The John Wetton Interview

As John Wetton told me: “When I had the triple by-pass, my doctor said, ‘Don’t be afraid to go out and work, you had the operation not to play golf or just muck around. But my manager took it literally, and now I’m working all the time...”

And he certainly is.

As the lead singer of Asia, John Wetton has been on the road with the band, more or less, since their reformation in 2006. He also helms various School of Rock projects and just put out, in my humble opinion, what might be his best solo effort to date, Raised In Captivity. Known from his work with Uriah Heep, King Crimson and UK, no one, it seems, is capturing John Wetton these days as he puts more time into his music-making than ever before.


I don't think I have ever heard you sing better than when I saw you with Asia a month ago. And you seemed to be having the time of your life.

Well, thank you very much for saying so. Generally yes, I think we’re a lot better on stage than the first time back. With the ‘06 reunion, we were a little shaky then. I mean, the playing in a band like Asia will never slip below a certain point; we set a pretty high standard. But back in 1982, we’d have one really good gig out of a few decent ones. Now, they are all really good, more consistent. Basically, we try to give depth in blasting for those two hours.

I especially liked the way you guys changed the songs around and the fact that there wasn’t any dipping into the back catalogs of your past works. It was a full night of Asia, if you know what I mean.

Well, we only really have five albums to choose from — it’s not like we have a continuous history of 30 years. In the beginning, it was always somewhat a walk down memory lane with what we did on stage. We tried to downplay the previous band members’ reputations, but when we first started, all we had was one album to blow everyone out of the water with, so we had to dip back into each member’s back catalog and we have done so in the past with this band live. But now, yes we are only doing Asia music, only ever selling Asia merchandise. It’s very much a feeling of being back home again in Asia.

I am also really enjoying Raised In Captivity, your new solo release. It has a commercial sound to it.

If it is commercial and if it sells, that’s fine by me. If it’s well received by the fans I couldn’t be happier. That’s the yardstick on any record — if it sells enough to make another. The worst thing is that it doesn’t sell well enough to make another.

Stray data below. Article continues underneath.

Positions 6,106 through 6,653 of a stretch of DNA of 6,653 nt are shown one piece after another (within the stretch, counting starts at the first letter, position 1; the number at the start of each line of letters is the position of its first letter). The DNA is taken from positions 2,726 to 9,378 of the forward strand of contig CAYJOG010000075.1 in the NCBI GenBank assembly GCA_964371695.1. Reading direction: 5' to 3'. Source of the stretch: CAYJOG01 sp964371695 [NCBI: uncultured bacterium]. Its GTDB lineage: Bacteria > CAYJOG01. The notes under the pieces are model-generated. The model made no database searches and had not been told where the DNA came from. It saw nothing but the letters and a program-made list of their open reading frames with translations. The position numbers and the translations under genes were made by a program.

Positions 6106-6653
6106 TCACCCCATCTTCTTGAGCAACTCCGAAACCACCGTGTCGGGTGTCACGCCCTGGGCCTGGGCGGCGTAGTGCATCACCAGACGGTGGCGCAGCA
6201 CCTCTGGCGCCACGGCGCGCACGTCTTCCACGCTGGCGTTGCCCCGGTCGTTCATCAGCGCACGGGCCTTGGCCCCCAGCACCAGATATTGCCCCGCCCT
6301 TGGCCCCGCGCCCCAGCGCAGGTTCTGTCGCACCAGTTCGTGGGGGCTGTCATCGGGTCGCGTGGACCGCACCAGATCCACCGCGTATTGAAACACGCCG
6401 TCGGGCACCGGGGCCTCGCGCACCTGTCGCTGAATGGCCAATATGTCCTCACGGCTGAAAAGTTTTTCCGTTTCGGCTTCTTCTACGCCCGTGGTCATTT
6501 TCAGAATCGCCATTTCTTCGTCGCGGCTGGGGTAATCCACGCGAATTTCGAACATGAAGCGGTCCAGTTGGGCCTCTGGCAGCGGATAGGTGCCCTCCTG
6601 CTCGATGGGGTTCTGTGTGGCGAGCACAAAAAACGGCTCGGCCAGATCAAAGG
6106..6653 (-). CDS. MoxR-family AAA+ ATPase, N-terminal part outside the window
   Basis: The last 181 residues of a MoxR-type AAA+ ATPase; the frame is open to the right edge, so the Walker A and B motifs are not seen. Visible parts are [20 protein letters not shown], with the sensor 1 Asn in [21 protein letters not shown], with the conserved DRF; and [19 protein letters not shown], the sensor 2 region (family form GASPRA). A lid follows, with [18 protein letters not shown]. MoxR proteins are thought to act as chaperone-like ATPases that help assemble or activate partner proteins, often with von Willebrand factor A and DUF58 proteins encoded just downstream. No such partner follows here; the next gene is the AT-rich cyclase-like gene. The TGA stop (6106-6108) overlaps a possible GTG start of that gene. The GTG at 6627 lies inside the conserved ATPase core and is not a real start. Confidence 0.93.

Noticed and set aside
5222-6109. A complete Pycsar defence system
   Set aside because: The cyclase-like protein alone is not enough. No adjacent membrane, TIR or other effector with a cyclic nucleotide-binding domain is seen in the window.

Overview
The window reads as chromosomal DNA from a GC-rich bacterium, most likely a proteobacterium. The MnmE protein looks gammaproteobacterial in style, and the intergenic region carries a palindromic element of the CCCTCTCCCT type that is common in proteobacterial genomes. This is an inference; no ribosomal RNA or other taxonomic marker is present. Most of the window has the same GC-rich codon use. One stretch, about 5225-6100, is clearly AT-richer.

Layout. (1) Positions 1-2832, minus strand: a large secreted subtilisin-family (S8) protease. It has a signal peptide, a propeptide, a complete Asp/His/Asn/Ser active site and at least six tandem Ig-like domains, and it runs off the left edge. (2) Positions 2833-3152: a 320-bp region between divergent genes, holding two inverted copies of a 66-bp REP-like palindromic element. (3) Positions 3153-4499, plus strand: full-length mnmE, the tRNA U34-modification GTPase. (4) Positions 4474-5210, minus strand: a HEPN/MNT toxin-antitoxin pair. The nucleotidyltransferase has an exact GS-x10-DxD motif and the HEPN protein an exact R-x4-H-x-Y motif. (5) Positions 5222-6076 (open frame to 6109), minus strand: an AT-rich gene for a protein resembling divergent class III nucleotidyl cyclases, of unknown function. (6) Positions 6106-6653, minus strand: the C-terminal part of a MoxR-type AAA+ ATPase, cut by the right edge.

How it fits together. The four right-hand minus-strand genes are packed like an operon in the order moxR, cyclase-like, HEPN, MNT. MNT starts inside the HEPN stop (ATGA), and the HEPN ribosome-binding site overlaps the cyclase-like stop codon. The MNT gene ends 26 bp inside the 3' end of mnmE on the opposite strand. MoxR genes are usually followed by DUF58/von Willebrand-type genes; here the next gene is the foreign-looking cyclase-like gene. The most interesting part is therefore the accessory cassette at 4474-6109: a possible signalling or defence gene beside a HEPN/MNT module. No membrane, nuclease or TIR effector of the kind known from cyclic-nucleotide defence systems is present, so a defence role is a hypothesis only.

You and Billy Sherwood worked on this album in California. I read where that was a good experience for you as it took you well out of your usual comfort zone.

Sitting at home in my sleepy home in the south of England I sit at my piano or with the acoustic guitar. I will end up usually with a dreary little folk song or slight prog piece, and I wanted to get out of here, go to California, walk around the place to the sound of crashing helicopters, SWAT teams (laughs). It’s a totally different environment.

So you wrote in California and took them to the UK?

I had six or seven conceptual ideas, me in my folk tunes default mode. For me with songwriting I’m always getting an idea down, retrieving the pieces, putting them in some sort of order when I sit down at the piano. So, I had enough of some good ideas when we got in the studio and we started multi-tracking, but working with Billy was a Godsend really — he could turn it all into reality. And it was basically he and I, and no one else to interfere and the icing on the cake was the guest soloists. I had four earmarked for it, then called in the rest.

Regarding the cast of special guests, do you just pick up the phone and they come down?

Well, Geoff (Downes) came down. Everyone else recorded it remotely, and we got it over e-mail. That’s basically how things come together nowadays — all by cyberspace. You know, we used to say someone “phoned-in their part” when a player didn’t play a part all that great. Nowadays, it’s true. People are phoning in their parts — over the net!

I especially love the last song on the CD, “Might Rivers.” This is where you duet with Anneke Van Giersbergen.

Thank you. Actually that’s a perfect case of never meeting a musician. Anna and I have dueted four times now (she appears on various Icon songs, Wetton and Geoff Downes’ project).

So are you going to tour this album? What’s in the immediate future?

I’ve been at home, sleeping in my own bed, drinking tea in my own kitchen, my feet on the ground again. It would not be difficult to get a really good band together, hit some small clubs. That would be easy to do later on this year. But for now I am going to take August to go on holiday with my son. Come September, I have a couple of School of Rock dates on the West Coast. From there who knows?

And more Asia?

Well, seeing as half of Asia is in Yes presently (at presstime, both Geoff Downes and Steve Howe are touring with Yes in support of the Yes album Fly From Here)...So we have allocated periods for Asia. While Geoff and Steve are with Yes, they are not working with Asia and never the twain shall meet (laughs).

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